My urban fantasy setting, in which mythical creatures live in secret amongst the human race in the late 90s USA, has a species known as snow elves (my setting's take on Christmas elves) who are capable of creating portals from one location to another, and I'm trying to work out how this secret society would elect to set up their portal transportation networks given these portals' rules and limitations, which are as follows:

By laying their hand on a flat, reasonably-smooth surface, a snow elf can mark that surface as the center point of a portal. They can mark two surfaces at a time, one with their left hand, and one with their right. Once they have marked two surfaces, they can open and close a portal between them at will with a thought, from any distance, at any time, and can make it any diameter between 6 inches and 10 feet, providing the surface is large enough to fit such a circular portal.

The surfaces will remain marked until either the snow elf marks new surfaces, or the witching hour begins (which is at 4:00 AM GMT), which in addition to disrupting portal marks and a great deal of other magical energies, causes time to stop for an hour for anything non-magical.

The main takeaways from this are that 1: you need one snow elf for every connection between two places, 2: either the snow elf or an object they have marked needs to physically get to the location they want to make a portal to, and 3: whatever portal network they set up needs to be re-built from scratch every day.

Beyond that, immortals also have access to human society's methods of transportation (and there are enough immortals who can pass for human that they can use these with little issue).

With these facts in mind, the first thing I'd like to work out is the ideal structure for these portals. How they would arrange the locations of these portals to maximize ease and speed of daily setup, and allow a user of this portal network to get to as many places as possible as conveniently as possible, with as few snow elves needing to be employed as possible.

What would be the ideal framework for this network of portals?

  • $\begingroup$ But why would the snow elves be setting up these portal networks? That would probably drive the complexity and how dense they are. They could just set up 5-6 in the city for major hubs. Probably won't take that much time, even. Or do they try to set up really complex ones like "inside the bank vault" and similar? Also do they try to make hundreds of portals so you can get anywhere? It might not even be a problem if they just take commissions and make, say, 5 portals a day. $\endgroup$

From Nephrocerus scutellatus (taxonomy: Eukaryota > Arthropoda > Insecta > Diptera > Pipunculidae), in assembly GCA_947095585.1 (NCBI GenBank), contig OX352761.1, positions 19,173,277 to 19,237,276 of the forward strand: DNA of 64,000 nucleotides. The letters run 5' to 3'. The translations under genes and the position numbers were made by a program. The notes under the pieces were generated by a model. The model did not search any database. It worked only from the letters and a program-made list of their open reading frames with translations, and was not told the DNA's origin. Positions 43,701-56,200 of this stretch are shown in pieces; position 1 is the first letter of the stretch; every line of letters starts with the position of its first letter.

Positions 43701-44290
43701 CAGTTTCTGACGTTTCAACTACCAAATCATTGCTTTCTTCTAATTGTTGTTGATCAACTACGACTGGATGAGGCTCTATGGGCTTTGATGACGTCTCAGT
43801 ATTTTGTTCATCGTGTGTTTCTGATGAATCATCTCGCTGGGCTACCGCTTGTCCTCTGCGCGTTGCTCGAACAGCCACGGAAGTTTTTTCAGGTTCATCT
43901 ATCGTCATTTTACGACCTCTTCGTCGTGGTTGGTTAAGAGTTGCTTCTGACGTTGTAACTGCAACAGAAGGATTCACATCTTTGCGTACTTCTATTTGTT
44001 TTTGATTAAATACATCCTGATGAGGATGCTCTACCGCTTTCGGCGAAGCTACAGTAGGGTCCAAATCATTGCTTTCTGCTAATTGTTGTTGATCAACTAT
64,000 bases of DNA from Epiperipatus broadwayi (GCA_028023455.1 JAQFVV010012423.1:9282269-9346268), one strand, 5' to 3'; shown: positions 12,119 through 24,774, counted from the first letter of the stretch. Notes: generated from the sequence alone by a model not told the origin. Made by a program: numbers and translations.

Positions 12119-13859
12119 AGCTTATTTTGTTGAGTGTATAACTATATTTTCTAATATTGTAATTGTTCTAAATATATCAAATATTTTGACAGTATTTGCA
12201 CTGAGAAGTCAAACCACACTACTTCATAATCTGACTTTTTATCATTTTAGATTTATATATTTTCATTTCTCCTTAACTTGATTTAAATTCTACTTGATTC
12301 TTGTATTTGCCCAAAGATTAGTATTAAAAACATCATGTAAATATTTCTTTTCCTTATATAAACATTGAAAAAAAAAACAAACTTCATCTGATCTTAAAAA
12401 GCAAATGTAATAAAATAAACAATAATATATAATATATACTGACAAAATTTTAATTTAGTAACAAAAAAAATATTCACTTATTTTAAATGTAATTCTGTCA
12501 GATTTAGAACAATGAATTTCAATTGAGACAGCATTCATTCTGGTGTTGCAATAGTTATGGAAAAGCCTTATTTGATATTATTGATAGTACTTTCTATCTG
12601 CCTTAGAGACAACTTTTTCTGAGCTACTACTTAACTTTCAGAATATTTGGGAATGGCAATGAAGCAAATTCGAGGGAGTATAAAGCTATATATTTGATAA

– VLAZ
    Commented Apr 3, 2023 at 20:27
  • $\begingroup$ @VLAZ The main purpose is to enable swift transportation and communication between distant major hubs of immortal activity. A lot of immortal species can't go out in public due to being visibly non-human, and as a later part of this question will discuss, immortals are extremely sparing and hesitant with phones and email and the like since they don't know when humans will suddenly be secretly spying on these forms of communication, if they aren't already. $\endgroup$ Commented Apr 3, 2023 at 20:32
  • $\begingroup$ I'd probably set up a haulage company where all the truck drivers are snow elves. It's the perfect smokescreen: you can create the portals inside the trucks and nobody would suspect that your drivers follow weird time schedules or that objects arrive in your trucks that weren't there at the start. Sure, you'd need to magic up some paperwork to cover your tracks but this being the 90s, police wouldn't have instant access to centralised cargo databases yet. $\endgroup$
    – biziclop
    Commented Apr 4, 2023 at 13:49
  • $\begingroup$ Once a snow elves established both ends do they need to present to open it for another person? Is it to practical to open a portal and leave it open for hours? If they are at end A of their portal and someone arrives at the B side and wants though how does the person at B use the portal? $\endgroup$ Commented Apr 4, 2023 at 21:39
  • 1
    $\begingroup$ I feel like you're asking us to optimize a transportation network without knowing why or how often people would be using the network, how big an area the network covers, or how large your maintenance workforce is compared to the network. There are many, many other variables, like the list of obstacles along a snowelf's daily path. I don't think that this question is answerable. $\endgroup$ Commented Apr 5, 2023 at 0:57

3 Answers 3


This is a Frame Challenge